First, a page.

At 6:59 AM, December 13, 2006, Blogger DarkoV said...

Billie stays in a category all her own.
Auto-de-fe Jazz.

At 11:04 AM, December 13, 2006, Blogger beth said...

I guess I'm just going to have to suck it up and go try to listen to some of this to even begin to have an inkling. Still...it's an interesting discussion, though it might be about football rules for all I know. :)

At 3:07 PM, December 13, 2006, Blogger Gwynne said...

Beth, the very issue that Darko raises about Keb' Mo' not being a bluesman makes him much more accessible to people who may not like that true gritty blues sound. I've introduced several people to the blues who might not otherwise listen, by giving them his self-titled CD (Keb' Mo'). Give him a listen...I tell people he's the most upbeat blues musician I know...just listen to tracks 1 and 2 off of that CD. Track 8 (Am I Wrong) is some great guitar playing. And Track 13 (City Boy) is a really great ballad. This whole CD is great. But then again, reasonable minds may differ. ;-)

At 5:59 PM, December 13, 2006, Anonymous Anonymous said...

i'll check this out, although I don't have that much of this genre' i am always open to expanding, and keeping an open mind about different music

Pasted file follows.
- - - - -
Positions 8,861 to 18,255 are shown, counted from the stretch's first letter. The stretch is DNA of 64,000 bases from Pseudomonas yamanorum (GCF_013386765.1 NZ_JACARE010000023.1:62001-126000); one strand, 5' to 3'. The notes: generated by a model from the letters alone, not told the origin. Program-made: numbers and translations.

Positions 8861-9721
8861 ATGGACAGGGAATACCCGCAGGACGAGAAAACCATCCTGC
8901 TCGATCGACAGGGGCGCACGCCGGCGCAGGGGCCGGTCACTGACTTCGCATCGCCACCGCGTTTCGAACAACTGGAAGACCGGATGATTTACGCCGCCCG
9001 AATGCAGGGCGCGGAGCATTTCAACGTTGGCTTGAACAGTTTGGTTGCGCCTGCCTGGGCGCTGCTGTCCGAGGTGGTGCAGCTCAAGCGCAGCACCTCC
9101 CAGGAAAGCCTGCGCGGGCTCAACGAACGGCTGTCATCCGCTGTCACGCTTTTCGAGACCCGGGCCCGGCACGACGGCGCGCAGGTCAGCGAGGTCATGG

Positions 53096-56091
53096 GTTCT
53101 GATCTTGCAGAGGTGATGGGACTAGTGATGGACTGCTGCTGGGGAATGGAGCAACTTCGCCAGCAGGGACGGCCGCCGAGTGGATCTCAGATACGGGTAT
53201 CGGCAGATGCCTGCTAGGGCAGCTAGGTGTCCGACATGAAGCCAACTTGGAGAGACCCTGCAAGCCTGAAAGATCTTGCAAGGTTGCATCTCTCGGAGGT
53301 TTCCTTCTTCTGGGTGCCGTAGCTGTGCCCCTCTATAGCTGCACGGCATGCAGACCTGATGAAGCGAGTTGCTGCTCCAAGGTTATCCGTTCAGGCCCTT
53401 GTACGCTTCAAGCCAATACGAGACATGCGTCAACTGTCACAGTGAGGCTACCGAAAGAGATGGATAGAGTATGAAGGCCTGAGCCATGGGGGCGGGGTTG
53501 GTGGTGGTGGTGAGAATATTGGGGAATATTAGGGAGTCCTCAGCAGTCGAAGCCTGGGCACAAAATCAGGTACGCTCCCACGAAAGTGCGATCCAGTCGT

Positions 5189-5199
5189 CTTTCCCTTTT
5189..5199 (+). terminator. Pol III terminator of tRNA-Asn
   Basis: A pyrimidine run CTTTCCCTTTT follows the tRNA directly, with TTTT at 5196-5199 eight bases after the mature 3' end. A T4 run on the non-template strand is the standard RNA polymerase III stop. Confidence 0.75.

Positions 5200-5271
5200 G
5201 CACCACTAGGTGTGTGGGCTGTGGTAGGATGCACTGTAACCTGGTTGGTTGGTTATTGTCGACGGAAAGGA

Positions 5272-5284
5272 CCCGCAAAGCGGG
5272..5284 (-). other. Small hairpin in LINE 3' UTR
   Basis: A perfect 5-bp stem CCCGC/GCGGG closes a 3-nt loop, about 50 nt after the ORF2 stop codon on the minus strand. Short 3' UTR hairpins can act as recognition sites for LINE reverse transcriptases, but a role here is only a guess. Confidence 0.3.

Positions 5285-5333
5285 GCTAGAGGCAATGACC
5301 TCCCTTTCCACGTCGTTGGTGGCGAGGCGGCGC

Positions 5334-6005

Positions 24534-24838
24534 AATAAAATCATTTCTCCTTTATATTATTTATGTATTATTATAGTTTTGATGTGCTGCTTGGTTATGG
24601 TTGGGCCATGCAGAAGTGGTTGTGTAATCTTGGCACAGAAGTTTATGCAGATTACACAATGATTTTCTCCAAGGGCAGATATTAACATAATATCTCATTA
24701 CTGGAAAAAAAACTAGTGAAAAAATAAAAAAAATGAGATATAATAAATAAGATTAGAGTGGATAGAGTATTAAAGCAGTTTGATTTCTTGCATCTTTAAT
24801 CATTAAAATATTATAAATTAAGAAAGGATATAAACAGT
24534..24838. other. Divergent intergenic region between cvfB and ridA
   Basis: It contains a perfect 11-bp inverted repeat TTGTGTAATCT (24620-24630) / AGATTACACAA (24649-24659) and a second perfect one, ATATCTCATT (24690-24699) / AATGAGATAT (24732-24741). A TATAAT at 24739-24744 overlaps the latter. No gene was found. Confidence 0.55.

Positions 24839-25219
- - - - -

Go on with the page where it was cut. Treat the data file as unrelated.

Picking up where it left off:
At 9:49 AM, December 14, 2006, Blogger DarkoV said...

I'm in complete agreement with you about Mo' #1.

And, at that, I'll be exiting this comment.

At 1:08 PM, December 14, 2006, Blogger Gwynne said...

Susie, same suggestion as I just gave Beth. I feel like I'm preaching the gospel or something. ;-) Really, I've nothing to gain, but love to share what I think is a really good thing. I might add, for both you and Beth, that another track on that CD that bears listening to is a contemporary version of a real blues classic (written by Robert Johnson, the "real bluesman" who authored many songs that continue to be interpreted by the contemporary Delta blues musicians, and who died at the young age of 28, rumored to have sold his soul to the Devil in exchange for musical genius)...anyway, that song is Come On In My Kitchen.